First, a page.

Preface: I watched three great presentations about kids over the past few weeks. The first at Fjord’s MobileCamp London; was mobile focused. The second, at Brandlicensing Expo 2007 was about preschoolers and their relationships with branded/licensed toys. The third was Marc Presky’s plenary presentation at Handheld Learning 2007 on kids, technology and learning.
All three presentations were—in some way—about play and discussed (directly or otherwise) many of the reasons technology is so compelling to children. The similarities and contrasts in these presentations; despite their differing audiences and subject matter were also interesting.
Talk 3: Marc Prensky on “Why kids are no longer ‘little us’s”
…paraphrasing from lots of notes unless stated…
“Email is for old people” (â€“ A headline in The Chronicle of Higher Education)
We haven’t seen much in our lives. Sure there’s been man on the moon but before, things moved pretty slow overall. Now technology makes things move fast—and they’re about to get even faster. Many of the things we use today didn’t exist 5 years ago; and probably won’t exist in 5 years time. Many of us also have jobs that didn’t exist five years ago. Who knows what we’ll be doing 10 years from today.
How can we (teachers) learn all this stuff?
But young people only know the fast stuff and are “born to the idea of rapid change” (Nicola Griffith in Slow River (1995)) The stuff that feels threatening and confusing to us is empowering to “digital natives” (PDF). We’ve been teaching kids to solve problems with the tools we had. Now the problems are changing. We need new tools for these new problems.
Teachers need to see their jobs as helping students invent new tools.
New tools will be digital and they will be invented on the devices kids have. When you have 1 computer for every 3-4 students, it’s just not enough to give them the opportunities they need.
“We grow up interacting through computers and through our cell phones and that’s how we learn.” (a graduate student)
Old teaching styles (lectures) are no good for today’s young people. Why shouldn’t they be taught in new ways [blogs, mobile, social networks, peer learning, self-directed discovery, experimentation etc.].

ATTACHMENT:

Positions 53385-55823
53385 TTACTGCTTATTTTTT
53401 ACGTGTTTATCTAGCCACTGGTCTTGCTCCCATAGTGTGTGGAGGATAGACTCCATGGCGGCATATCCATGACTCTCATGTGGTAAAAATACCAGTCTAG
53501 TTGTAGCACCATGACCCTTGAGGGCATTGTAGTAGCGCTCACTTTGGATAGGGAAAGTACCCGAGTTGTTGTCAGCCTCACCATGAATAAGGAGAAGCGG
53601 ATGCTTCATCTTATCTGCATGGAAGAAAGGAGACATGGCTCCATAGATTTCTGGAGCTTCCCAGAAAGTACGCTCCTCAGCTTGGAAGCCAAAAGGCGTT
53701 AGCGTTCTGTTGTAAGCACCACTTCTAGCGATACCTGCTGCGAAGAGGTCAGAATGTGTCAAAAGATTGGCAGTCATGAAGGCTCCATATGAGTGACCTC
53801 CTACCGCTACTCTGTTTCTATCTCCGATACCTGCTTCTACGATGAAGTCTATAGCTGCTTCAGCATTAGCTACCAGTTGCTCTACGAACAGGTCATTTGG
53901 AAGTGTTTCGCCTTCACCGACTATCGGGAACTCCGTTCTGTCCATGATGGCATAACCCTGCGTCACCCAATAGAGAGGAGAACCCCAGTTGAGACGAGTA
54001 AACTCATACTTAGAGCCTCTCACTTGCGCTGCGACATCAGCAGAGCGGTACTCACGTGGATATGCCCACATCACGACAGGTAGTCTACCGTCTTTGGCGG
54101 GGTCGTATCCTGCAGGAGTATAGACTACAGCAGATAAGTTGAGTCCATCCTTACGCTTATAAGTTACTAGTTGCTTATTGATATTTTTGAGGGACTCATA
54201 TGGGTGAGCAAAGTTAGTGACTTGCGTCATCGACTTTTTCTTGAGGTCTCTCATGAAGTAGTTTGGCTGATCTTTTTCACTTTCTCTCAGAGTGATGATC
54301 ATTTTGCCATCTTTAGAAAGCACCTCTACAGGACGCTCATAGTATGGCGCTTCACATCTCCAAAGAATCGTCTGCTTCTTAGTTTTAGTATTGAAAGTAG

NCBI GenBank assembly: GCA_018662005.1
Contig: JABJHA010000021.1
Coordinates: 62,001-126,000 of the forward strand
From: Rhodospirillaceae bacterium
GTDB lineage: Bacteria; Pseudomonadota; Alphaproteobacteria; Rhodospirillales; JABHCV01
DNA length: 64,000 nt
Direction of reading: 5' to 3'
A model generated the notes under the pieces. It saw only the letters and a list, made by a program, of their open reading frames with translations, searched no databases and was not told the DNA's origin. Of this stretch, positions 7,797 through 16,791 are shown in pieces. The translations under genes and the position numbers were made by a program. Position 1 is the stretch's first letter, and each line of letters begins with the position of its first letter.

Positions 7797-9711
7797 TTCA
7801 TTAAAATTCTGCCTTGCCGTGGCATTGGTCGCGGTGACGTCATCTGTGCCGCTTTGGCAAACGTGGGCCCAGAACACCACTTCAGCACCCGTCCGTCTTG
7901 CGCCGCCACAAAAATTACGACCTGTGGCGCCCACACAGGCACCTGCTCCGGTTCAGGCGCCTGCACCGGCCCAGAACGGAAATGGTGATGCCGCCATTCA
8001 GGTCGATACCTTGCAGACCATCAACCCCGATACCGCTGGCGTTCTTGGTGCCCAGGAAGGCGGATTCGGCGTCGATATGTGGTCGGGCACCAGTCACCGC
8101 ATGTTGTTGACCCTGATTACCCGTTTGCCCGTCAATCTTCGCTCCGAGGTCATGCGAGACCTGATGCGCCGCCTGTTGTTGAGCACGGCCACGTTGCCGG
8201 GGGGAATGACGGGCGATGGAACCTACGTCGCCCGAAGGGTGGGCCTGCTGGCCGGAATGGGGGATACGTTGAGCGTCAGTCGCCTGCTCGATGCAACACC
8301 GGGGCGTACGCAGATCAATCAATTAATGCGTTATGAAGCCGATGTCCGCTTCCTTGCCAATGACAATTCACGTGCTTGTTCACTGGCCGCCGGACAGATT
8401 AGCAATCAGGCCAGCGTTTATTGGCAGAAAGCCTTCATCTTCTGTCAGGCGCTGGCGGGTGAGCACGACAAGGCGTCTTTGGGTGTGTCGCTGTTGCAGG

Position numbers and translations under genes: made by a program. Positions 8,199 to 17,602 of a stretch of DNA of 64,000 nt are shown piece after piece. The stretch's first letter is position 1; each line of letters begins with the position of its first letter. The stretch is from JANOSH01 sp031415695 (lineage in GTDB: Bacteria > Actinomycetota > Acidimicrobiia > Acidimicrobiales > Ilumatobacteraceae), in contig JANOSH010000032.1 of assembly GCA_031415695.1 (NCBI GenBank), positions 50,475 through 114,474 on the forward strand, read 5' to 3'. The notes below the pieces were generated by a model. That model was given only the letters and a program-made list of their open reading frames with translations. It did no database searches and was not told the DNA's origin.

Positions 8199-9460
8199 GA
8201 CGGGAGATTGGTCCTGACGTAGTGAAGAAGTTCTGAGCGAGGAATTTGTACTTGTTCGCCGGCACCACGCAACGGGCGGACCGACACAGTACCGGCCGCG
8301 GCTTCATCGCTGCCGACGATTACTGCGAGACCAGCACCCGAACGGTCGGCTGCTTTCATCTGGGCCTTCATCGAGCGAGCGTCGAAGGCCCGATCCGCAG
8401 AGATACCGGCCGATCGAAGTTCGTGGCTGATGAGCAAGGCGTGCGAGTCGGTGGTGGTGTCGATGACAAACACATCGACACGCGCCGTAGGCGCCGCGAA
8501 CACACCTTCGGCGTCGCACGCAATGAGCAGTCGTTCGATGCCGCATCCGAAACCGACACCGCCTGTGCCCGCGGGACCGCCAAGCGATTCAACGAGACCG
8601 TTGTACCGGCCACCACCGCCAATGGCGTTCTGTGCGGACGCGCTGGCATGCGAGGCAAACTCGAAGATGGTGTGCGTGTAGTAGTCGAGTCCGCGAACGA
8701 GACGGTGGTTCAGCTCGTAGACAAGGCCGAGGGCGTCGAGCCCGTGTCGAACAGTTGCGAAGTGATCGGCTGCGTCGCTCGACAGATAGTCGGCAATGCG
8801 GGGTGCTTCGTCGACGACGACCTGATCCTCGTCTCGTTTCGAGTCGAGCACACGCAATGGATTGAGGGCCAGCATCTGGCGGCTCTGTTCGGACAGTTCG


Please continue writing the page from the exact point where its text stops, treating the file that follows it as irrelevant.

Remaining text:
In 5-10 years our society will be cashless, phones will have super computing power (will predict the weather?!), implanted/wearble real-time environments…within 30 years, technology will be a billion time more powerful. We don’t know what that means.
Deciding to put a computer here and there in a classroom is missing the point. How will we deal with the massive change that’s coming?
“You look at technology as a tool, we look at it as a foundation that’s integrated into what we do” (a student)
Who are these kids anyhow? The one certainty is that they are not little “us”s any more. What worked for us will not help them.
“Today’s learners are not the learners our system and teachers were designed and trained to teach.” Why are they like this? [Goes on to display statistics showing the number of hours spent by the average (?) young person playing video games, watching TV, texting, IM-ing. Reading (a paper book) barely figures on the list.]
“[Young people] are not just using technology differently today, but are approaching their life and their daily activities differently because of the technology.” (–Net Day “Speak-up Day” Summary )
Welcome to the emerging online life of the digital native: the daily universals that make up the life and [personal, social and professional] development of today’s kids: Communicating (IM, chat) , Sharing (Blogs, MySpace), Buying & Selling (ebay, craigslist), Exchanging (peer-to-peer), Learning (Wikipedia, You Tube, search), Meeting (Second Life) etc. [Partial list only, the entire list really makes you think...]
This isn’t new stuff. We had to do and learn this stuff too but kids do all this digitally. The largest differentiator is the social networking as a component of much of this.
Our job is (should be) to help them make this happen as part of their education. We have to be part of the solution to the digital divide. Why are so many kids bored with school? They have to power-down at school compared to life outside of school. Their passion is the future but we are teaching them the past.
They are bored because—we’re not teaching them the right stuff.
Why not teach programming, multi-language texting, simulation… We need to teach 21st Century skills.
They are bored because—we’re not teaching them the right way.
(Metaphor) Kids used to grow up in the dark. Teachers (adults) were the ones who showed them the light. Now kids grow up in the light….this changes everything. They are already learning—[on their own, their own way, their own tools, their own groups and networks.] School teaches legacy stuff and provides credentials. “After school” is the “future learning”—the stuff they need to know. We are teaching them face to face, slowly, top down, linear, one size fits all when they want to learn online, faster, bottom-up, multi-threaded and through discovery.
The old paradigm: bored kids being taught. The new paradigm is engaged kids teaching themselves (with guidance.)
Technology adoption has several stages: hiding, panic, acceptance, comfort and finally power. Kids know that technology provides power, especially because today’s technology is programmable. [They can change it, adapt it, personalize it..]
Why is programming important? We do it every day….at home (TV, thermostat), work (problem solving), school, government (legislation), tools (games, blogs.) The curriculum includes programming as well: maths, science, languages (dictionaries), english (research, analysis) etc.
“Do we know how to help our kids learn to program in more and more sophisticated ways? What if we don’t….”
[Many thanks to Mark Prensky for sending me a copy of his presentation to use as backup to my notes. This presentation is well worth seeing if you ever have the opportunity. ]